Iowa’s solar compromise serves as national model

After a lengthy fight during the 2019 Iowa legislative session, a unique coalition of agriculture and environmental groups joined forces with MidAmerican Energy, the state’s largest investor-owned utility, to negotiate a consensus agreement to expand solar energy in Iowa. A year later, the product of these conversations was signed into law—creating a gold standard for solar energy across the nation.

This agreement—Senate File 583—protects investments in solar energy from farmers, small businesses, and others by writing net metering into state code. Net metering is a system where solar panel owners are fairly compensated for the excess energy they send back to the grid.

Also authorized is an independent study overseen by the state’s utility regulator that will set the rate panel owners receive by analyzing the costs and benefits of private, small-scale solar to the grid. This study will set a “value of solar” rate and authorize protections that prohibit its fluctuation by more than 5 percent, up or down, annually.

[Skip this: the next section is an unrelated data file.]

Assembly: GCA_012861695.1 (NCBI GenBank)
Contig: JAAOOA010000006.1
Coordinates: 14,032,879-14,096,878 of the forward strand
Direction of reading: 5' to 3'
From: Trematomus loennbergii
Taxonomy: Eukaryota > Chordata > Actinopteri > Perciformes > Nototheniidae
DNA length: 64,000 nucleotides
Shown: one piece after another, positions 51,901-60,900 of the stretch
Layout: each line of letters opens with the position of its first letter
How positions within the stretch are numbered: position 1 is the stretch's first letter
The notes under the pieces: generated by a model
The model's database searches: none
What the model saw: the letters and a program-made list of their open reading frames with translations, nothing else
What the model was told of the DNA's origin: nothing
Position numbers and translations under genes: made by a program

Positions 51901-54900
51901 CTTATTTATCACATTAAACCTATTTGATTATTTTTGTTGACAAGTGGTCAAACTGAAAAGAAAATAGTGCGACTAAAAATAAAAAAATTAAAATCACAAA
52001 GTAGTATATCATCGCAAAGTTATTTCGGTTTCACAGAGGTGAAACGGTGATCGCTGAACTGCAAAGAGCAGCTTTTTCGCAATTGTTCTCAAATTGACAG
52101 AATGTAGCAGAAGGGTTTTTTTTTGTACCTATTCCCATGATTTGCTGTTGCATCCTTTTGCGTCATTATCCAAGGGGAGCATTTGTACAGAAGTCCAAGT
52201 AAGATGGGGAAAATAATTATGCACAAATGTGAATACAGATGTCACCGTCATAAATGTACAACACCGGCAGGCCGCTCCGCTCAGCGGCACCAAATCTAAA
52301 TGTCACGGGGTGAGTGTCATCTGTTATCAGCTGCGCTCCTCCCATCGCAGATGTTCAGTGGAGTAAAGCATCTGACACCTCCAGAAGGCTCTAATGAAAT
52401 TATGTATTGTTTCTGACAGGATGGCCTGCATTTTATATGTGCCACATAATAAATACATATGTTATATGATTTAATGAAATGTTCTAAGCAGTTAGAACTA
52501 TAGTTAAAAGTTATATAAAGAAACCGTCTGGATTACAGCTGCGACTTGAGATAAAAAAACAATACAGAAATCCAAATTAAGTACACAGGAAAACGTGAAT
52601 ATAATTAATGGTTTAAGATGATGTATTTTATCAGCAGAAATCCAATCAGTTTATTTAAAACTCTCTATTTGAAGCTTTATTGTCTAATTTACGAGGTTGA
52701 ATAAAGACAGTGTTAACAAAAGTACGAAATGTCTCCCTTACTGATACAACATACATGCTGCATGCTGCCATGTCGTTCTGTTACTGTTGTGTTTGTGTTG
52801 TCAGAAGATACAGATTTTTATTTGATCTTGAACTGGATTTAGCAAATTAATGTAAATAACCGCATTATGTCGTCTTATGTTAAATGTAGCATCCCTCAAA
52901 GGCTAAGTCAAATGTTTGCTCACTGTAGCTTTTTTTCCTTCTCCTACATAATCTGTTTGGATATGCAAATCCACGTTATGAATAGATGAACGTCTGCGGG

The negotiated language replaced the original wording of the 2019 bill. That version of the bill would have added a “sunshine tax” of more than $300 per year on customers who generate their own energy with solar panels, stifling solar growth in the state. In 2019, the bill passed the state senate, but remained there until the stakeholder negotiations informed this new language.

In a unique display of cooperation between agriculture, utility, and environmental stakeholders, this unlikely coalition has created a national model to unleash the potential of solar energy in the U.S.

Feature photo provided by the Center for Pollinators in Energy.